Sue Sanderson

Sue Sanderson – our horticulturist expert

Sue Says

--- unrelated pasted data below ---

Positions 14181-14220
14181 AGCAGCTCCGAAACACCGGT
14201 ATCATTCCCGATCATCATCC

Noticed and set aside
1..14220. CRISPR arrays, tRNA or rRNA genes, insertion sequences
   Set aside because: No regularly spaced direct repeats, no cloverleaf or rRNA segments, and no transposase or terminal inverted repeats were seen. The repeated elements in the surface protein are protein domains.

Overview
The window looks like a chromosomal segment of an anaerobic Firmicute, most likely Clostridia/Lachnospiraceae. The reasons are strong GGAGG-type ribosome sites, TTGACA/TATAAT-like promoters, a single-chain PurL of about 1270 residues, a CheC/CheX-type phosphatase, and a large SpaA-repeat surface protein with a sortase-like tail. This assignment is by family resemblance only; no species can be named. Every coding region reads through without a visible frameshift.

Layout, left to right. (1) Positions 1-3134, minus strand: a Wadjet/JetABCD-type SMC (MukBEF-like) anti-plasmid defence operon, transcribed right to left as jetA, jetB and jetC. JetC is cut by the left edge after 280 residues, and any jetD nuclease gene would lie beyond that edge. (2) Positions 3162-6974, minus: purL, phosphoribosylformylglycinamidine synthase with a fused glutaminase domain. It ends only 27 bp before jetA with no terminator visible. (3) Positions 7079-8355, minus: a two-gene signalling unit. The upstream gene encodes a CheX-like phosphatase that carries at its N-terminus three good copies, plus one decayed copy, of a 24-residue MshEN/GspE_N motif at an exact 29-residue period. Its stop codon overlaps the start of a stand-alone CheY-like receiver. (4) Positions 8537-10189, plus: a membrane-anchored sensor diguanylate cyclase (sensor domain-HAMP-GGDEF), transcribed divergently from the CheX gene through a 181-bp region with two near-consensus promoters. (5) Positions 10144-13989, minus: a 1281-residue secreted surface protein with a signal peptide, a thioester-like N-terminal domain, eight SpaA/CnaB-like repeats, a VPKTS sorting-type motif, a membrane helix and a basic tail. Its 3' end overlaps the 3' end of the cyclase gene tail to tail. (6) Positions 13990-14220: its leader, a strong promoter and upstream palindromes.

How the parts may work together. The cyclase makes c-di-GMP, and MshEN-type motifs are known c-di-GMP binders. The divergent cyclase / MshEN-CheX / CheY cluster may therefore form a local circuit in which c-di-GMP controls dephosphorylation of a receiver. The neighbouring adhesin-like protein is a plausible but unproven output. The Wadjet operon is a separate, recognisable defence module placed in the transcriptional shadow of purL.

This is quite common with tree peonies because it does take them some time to settle in after planting. It’s worth checking the area that you planted them in to ensure they are growing in optimal conditions. Peonies are at their best in sunny positions and won’t do well in heavy shade. They also need shelter from cold drying winds and strong early morning sunlight. Check the soil isn’t too wet as the plant will struggle and eventually rot – peonies like moist soil, but it must be well drained. Check that the tree peony is planted so that the grafted union sits at least 10cm (4”) below the soil surface. Shallow planting may hinder establishment and is often the cause of delayed flowering. Take care not to over feed tree peonies. If the soil is reasonably fertile then a high potash feed in spring, and a mulch of well rotted manure or garden compost in autumn will probably be sufficient. If everything looks as it should, then it may just require more time. These plants are better off if planted in the ground and are not the best candidates for container culture. Tree peonies are extremely long lived. Tree peonies are not ericaceous plants. In fact they prefer a neutral soil, therefore ericaceous soil is not necessary. Just plant them out in rich fertile garden soil and leave them to put down their roots.

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